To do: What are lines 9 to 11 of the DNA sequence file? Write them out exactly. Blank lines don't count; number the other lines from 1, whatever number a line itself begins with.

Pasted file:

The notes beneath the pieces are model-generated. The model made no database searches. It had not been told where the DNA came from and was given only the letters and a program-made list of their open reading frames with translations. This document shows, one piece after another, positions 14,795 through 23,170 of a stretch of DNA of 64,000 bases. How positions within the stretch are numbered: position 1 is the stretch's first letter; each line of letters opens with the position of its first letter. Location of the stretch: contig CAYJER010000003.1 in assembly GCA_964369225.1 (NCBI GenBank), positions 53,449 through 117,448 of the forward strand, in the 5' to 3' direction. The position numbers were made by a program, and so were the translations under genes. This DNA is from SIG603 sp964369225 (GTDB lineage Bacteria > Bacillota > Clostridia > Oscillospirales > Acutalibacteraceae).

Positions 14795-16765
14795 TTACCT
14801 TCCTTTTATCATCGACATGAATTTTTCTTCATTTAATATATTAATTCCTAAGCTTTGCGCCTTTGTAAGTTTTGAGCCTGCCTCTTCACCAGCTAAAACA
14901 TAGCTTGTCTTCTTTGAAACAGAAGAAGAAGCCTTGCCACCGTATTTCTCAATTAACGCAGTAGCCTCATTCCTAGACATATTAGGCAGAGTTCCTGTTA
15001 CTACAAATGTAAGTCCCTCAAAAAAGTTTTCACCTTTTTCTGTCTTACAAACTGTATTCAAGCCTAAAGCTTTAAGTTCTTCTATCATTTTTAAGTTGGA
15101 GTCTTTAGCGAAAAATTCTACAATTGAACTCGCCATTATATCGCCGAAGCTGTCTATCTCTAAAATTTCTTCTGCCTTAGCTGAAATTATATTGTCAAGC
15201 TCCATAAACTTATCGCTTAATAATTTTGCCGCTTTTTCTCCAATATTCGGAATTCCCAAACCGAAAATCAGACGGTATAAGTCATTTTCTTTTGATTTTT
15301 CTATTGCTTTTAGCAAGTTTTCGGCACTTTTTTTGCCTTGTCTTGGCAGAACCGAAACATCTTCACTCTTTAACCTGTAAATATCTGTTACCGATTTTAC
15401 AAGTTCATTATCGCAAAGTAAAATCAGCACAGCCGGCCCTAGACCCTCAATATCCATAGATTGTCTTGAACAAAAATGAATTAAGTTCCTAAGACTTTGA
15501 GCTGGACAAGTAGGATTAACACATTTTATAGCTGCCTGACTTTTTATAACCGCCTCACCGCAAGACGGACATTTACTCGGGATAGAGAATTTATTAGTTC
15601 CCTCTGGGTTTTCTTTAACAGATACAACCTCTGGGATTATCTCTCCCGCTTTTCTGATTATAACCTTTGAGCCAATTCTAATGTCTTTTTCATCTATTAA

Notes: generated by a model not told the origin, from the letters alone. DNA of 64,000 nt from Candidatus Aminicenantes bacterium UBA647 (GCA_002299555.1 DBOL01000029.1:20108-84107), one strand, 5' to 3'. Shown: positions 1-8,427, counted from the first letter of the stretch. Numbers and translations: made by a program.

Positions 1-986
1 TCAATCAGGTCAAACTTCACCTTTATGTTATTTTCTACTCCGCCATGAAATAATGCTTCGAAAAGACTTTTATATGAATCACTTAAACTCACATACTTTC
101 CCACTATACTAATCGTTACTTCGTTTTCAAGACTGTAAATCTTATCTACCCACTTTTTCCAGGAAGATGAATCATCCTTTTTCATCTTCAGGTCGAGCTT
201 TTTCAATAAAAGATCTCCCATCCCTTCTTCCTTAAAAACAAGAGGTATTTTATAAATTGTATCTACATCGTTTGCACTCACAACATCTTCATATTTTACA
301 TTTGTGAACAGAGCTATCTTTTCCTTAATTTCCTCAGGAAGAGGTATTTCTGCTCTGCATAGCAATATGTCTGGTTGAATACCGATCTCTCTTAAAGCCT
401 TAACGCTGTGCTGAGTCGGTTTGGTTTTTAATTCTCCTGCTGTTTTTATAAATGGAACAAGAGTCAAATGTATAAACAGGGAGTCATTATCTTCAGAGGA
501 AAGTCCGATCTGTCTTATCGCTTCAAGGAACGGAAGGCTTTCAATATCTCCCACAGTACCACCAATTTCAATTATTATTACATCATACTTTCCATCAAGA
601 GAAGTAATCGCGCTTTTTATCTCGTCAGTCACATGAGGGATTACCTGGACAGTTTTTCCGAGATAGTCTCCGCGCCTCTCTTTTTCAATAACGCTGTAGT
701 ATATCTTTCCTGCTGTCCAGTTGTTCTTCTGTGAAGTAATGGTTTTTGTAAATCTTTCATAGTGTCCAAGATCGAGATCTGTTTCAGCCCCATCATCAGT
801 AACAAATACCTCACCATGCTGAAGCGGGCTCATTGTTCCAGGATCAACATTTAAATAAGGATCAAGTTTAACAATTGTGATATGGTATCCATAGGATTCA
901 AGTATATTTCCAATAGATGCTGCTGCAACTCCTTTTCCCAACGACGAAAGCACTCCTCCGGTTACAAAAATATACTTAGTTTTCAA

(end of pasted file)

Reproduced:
15301 CTATTGCTTTTAGCAAGTTTTCGGCACTTTTTTTGCCTTGTCTTGGCAGAACCGAAACATCTTCACTCTTTAACCTGTAAATATCTGTTACCGATTTTAC
15401 AAGTTCATTATCGCAAAGTAAAATCAGCACAGCCGGCCCTAGACCCTCAATATCCATAGATTGTCTTGAACAAAAATGAATTAAGTTCCTAAGACTTTGA
15501 GCTGGACAAGTAGGATTAACACATTTTATAGCTGCCTGACTTTTTATAACCGCCTCACCGCAAGACGGACATTTACTCGGGATAGAGAATTTATTAGTTC